Rummaging around dilapidated rural environments like a bemused visitor to a foreign world, “Sunset Edge” affects a “George Washington”-cum-“Gummo” guise — and a guise it is, as writer-director Daniel Peddle’s debut feature is as uninterested in examining its chosen milieu as it is in fashioning anything approaching an engaging narrative. What little plot there is involves a group of four friends spending time in an abandoned North Carolina trailer park and, over the course of their stay, being stalked by a mysterious figure. That silent specter lends the material a faint horror-movie atmosphere, although there’s little suspense to be found in this rambling indie odyssey, which putters about in search of a point, and whose commercial prospects are as bleak as its chosen setting.
The film opens with its quartet of teens (William Dickerson, Jacob Kristian Ingle, Haley Ann McKnight, Blaine Edward Pugh) taking up residence in the middle of a stretch of asphalt that bifurcates Sunset Edge, a gone-to-seed, low-income community whose residences are now damaged beyond repair and populated by all manner of junk and debris. One of the kids’ ruminations on humanity’s place in the universe makes plain the kids’ feelings about their own insignificance. Yet otherwise, Peddle’s script provides no background on its subjects, just as it refuses to develop any of their personalities or relationships to one another. Instead, they’re merely hanging-out ciphers, consuming junk food and roaming this derelict area like tourists — that last notion made plain by a later revelation that one of the boys owns a new pickup truck and paintball gear, thus indicating that these characters hail from far better economic circumstances than those who once lived in Sunset Edge.
After much navel gazing, Peddle’s film abruptly shifts its focus to a half-Mexican boy named Malachi (Gilberto Padilla), who, now that his grandfather has passed away, lives alone in the nearby woods. Through a combination of free-floating flashbacks and scenes of Malachi going to Sunset Edge — and, in particular, to a trailer that was once home to a killer — the film feigns interest in actual storytelling. Alas, its revelations are so obvious that they do little more than further emphasize the impression that Peddle is more interested in crafting beautiful snapshots of kids wandering through the forest and mucking about in trash than in providing even the faintest framework for his aesthetic experimentations.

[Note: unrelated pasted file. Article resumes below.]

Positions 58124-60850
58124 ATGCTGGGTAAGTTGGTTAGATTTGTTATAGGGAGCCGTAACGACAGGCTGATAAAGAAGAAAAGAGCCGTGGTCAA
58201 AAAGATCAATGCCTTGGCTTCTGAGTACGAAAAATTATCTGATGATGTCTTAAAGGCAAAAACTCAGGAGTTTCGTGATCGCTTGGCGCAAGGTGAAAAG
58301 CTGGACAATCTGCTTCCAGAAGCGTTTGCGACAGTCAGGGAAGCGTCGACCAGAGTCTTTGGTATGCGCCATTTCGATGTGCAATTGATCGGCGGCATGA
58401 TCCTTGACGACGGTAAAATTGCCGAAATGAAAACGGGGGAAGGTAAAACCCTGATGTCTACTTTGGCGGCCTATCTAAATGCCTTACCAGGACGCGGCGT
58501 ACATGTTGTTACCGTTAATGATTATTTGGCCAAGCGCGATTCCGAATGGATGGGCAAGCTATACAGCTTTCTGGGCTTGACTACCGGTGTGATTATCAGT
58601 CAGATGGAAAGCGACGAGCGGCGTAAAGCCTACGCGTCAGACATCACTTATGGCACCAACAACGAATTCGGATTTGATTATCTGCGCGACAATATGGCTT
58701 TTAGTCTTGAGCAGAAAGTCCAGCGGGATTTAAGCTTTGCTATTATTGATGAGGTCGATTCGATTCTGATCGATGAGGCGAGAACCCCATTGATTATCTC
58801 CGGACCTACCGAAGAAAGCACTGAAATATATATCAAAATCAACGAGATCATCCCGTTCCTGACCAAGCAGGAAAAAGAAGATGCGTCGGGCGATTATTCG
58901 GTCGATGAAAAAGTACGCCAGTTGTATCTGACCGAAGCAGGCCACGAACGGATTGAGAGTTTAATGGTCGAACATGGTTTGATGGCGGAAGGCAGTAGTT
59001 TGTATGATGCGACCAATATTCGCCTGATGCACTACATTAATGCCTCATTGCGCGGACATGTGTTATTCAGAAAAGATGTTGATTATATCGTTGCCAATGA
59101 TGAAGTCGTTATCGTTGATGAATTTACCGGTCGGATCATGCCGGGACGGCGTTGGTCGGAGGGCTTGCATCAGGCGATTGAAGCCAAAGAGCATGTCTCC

Those include overlapping imagery, compositions rooted in the contrast between shadow and light, and fractured chronology. Karim Lopez’s camerawork has an assured grace that conveys the trailer park’s neglected raggedness, and a few offhand shots — of hands grabbing keys hanging on a nail in the wall; of the echoing sound of a skateboard rolling down an empty road in the middle of nowhere; of an old man stirring a bowl of instant oatmeal — carry a potent, if ambiguous, power. However oblique it remains, “Sunset Edge” feels like the work of curious filmmakers, searching for intangible truths in sights of people exploring both a past that’s been forgotten by most, and a present that can’t seem to quite move forward in any meaningful, appreciable way.
Unfortunately, such expressionistic devices (which also involve random cutaways to an anonymous, elderly woman with flowing white hair) can’t compensate for the fact that this tale fails to provide even a cursory reason to care about the plight of its protagonists, or the run-down locale in which they spend their time. A last act that devolves into more suspenseful, hunter-vs.-hunted territory plays like a tacked-on afterthought, and further proof that Peddle should have spent more time on a script that at least tried to justify its, and the film’s, own existence.